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The Mill River Recluse (Mill River #1)

3.57  ·  Rating details ·  17,356 Ratings  ·  1,678 Reviews
Disfigured by the blow of an abusive husband, and suffering her entire life with severe social anxiety disorder, the widow Mary McAllister spends almost sixty years secluded in a white marble mansion overlooking the town of Mill River, Vermont.

Her links to the outside world are few: the mail, the media, an elderly priest with a guilty habit of pilfering spoons, and a bedro
Kindle Edition, 314 pages
Published May 18th 2011
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Apr 19, 2018 rated it really liked it
Mill River, Vermont is a quiet small town where everyone knows everyone. It is the perfect little community for those looking for a new beginning, a place to start over and create a new home. This is the perfect place for a widowed father to raise his young daughter and for a school teacher looking to start fresh. For some it has always been their home and they enjoy their community and way of life. For some, this is a sanctuary where they keep their secrets hidden away from the public eye.

As I
Sep 18, 2011 rated it it was ok
Shelves: ebooks
Having finished this novel, I feel as sugar sick as I did once after pigging out on my mother's home made fudge
This is the sort of tale I would have loved when I was 7. I was a very precocious 7, however, having already read Pearl Buck and Havelock Ellis. However, at 76 I need more than plot or facts from a book. I need good writing.

The heavy-handed prose plodding through the banal plotting had me groaning. So why did I finish it? Boredom. Disbelief. That others gave it 5 stars.

If Touchstone doe
Apr 18, 2018 rated it really liked it
This book was very endearing. The book follows the life of Mary McAllister, a misunderstood widow and recluse who has lived in quaint Mill Creek for eighty plus years. Emotionally scarred by a childhood incident at school, her life doesn't improve any when she meets and marries rich Patrick McAllister. The story weaves back and forth through the decades of her life. Her character felt very real and the special lifelong friendship she shared with her parish priest was a tender focus in the story. ...more
Robin Miller
Jan 21, 2012 rated it did not like it
A disappointing book better suited for a cheesy lifetime movie.

With a feel-good factor of 10, believe-abilty factor of 0 and poor dialogue this story is best suited for a lifetime made-for-tv movie starting some washed-up sitcom actress from the 80s. There is potential in the story of Mary--she was raped by her high school teacher, she married a wealthy aristocrat, she was physically abused by her cheating husband, she was widowed at a young age yet she maintained a peaceful existence in a mans
Max Tomlinson
Mar 02, 2012 rated it it was ok
Warning-spoilers ahead.

Darcie Chan is the poster child for struggling indie writers. Her debut novel, The Mill River Recluse, has logged a staggering half million downloads and maintains a four plus star rating on Amazon with close to nine hundred reviews. So it was with eagerness that I began The Mill River Recluse.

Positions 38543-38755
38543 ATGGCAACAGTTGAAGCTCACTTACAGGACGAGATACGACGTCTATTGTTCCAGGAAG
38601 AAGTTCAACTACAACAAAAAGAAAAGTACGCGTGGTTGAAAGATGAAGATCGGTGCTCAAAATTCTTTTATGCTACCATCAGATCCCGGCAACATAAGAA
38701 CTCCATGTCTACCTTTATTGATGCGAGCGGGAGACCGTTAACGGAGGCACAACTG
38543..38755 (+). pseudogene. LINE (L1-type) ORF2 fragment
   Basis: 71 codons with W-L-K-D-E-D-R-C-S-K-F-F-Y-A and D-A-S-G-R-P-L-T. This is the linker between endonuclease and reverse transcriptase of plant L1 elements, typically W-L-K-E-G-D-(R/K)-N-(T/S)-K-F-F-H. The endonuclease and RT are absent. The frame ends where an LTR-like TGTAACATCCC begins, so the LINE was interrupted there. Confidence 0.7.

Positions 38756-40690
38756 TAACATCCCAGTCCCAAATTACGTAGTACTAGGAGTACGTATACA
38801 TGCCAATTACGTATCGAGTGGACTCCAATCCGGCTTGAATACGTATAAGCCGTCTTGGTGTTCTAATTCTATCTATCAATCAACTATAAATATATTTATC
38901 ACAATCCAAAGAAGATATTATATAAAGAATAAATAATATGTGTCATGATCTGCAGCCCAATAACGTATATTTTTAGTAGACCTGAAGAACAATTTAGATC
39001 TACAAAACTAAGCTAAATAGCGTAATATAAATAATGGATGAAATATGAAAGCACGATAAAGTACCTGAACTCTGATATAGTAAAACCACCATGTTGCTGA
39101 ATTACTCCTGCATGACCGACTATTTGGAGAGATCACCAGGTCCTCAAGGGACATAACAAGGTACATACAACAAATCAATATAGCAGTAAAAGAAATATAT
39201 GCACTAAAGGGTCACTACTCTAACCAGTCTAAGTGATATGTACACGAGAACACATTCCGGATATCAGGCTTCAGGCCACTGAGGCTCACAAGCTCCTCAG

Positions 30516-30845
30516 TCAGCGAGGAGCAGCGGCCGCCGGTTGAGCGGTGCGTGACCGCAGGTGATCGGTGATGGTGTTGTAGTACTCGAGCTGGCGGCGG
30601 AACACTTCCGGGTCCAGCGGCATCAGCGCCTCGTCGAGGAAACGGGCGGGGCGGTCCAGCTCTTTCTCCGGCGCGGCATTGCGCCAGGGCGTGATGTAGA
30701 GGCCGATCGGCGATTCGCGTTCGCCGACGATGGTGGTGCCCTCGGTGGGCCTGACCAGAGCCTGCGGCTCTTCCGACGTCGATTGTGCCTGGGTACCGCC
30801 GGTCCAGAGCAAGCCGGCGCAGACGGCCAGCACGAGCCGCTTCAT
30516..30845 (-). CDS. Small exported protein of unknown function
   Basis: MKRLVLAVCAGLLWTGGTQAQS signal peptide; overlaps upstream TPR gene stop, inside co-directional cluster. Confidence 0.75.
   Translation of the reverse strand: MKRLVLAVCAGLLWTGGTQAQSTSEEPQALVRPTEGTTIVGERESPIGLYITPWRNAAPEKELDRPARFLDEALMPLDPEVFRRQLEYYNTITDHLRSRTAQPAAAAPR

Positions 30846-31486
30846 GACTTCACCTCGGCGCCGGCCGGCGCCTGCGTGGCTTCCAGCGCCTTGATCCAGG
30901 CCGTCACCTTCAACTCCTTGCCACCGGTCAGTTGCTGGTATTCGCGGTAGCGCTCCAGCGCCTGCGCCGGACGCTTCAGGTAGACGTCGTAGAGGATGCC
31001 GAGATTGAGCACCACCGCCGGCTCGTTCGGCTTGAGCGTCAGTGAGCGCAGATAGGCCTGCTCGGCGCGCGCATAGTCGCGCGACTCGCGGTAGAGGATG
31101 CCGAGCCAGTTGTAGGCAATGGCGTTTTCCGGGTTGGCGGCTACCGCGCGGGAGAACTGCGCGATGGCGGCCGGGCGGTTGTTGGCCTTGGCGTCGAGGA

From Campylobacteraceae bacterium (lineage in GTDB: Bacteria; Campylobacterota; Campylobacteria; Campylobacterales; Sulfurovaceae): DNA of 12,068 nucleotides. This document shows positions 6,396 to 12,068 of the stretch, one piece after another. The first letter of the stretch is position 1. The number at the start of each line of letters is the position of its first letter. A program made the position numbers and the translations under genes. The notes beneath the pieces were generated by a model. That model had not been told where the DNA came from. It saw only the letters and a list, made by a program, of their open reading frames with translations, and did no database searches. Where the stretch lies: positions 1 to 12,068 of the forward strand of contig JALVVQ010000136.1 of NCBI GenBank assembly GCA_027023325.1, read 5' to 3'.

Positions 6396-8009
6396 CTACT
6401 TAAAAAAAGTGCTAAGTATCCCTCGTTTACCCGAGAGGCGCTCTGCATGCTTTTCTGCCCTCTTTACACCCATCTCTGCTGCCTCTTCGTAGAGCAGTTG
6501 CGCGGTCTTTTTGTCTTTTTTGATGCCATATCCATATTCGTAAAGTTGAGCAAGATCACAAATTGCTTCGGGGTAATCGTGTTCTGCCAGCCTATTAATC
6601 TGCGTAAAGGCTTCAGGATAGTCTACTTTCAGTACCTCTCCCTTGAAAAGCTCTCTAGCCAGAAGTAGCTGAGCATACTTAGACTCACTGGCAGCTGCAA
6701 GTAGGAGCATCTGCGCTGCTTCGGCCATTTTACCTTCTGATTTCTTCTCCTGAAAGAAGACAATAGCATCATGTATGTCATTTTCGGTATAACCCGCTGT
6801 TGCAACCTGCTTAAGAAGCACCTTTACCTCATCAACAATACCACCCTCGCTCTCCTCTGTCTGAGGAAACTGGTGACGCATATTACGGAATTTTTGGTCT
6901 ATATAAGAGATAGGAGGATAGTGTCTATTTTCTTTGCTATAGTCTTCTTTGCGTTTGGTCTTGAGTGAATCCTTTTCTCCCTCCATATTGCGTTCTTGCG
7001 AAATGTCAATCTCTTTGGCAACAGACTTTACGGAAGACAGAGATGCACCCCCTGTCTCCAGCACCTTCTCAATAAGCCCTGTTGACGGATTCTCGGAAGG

The first part of the novel reads well. The writing doesn’t take many chances but that’s fine—a good story well told is a great thing. The characters are introduced in a revolving m
Gloria Bernal
Sep 16, 2011 rated it really liked it
Well that's the best 99 cents I ever spent (kindle ebook). I've spent much more on books I've liked less. This has a little bit of everything, and is very original. Strong 4.5 rating from this reader. I just do not understand the other low ratings I've seen here.

The town of Mill River seems like a character itself in this captivating tale of a widowed recluse who lives high on a hill in a marble castle-like home overlooking the town. This character-driven novel holds the readers attention well,
Andie Murray
Jan 24, 2012 rated it did not like it
Shelves: fiction
I downloaded a sample of this book after hearing about it on Len Edgerley's "The Kindle Chronicles" podcast. It's an excellent podcast and Len has an MFA so I just assumed he would only recommend good books. I am quite disappointed. The sample drew me in enough that I figured it was worth the .99 to download the book, but after reading it I have to say...I don't understand over 400 5-star reviews for this work.

The characters are entirely 1-dimensional, either all-good or all-bad. Really no in-be
Feb 27, 2012 rated it it was ok
The only reason that I didn't give this book one star is because it didn't make me angry. I reserve the one star treatment for books that actually manage to evoke an emotional response (hate, disbelief, homicidal rage, etc.).

I can't bring myself to hate this book because it bored me to tears. There was absolutely nothing original about the plot or characters. It wasn't believable nor were the characters relatable and frankly, the book served no purpose other than possibly to make the author cong
Oct 27, 2011 rated it it was ok
I think the author had a wonderfully soft, kind story to tell but she had to work way to hard to try and convince me that I should love her character, Mary, the town recluse. I never felt connected to Mary. Too much time was spent telling me that Mary was crying. Eventually I lost patience with her. As a reader I would have been better served if I'd been allowed to get into the character's thoughts. Mary was one dimentional and spent way too much time crying. Who knew there were so many varried ...more
William Ramsay
Sep 13, 2011 rated it really liked it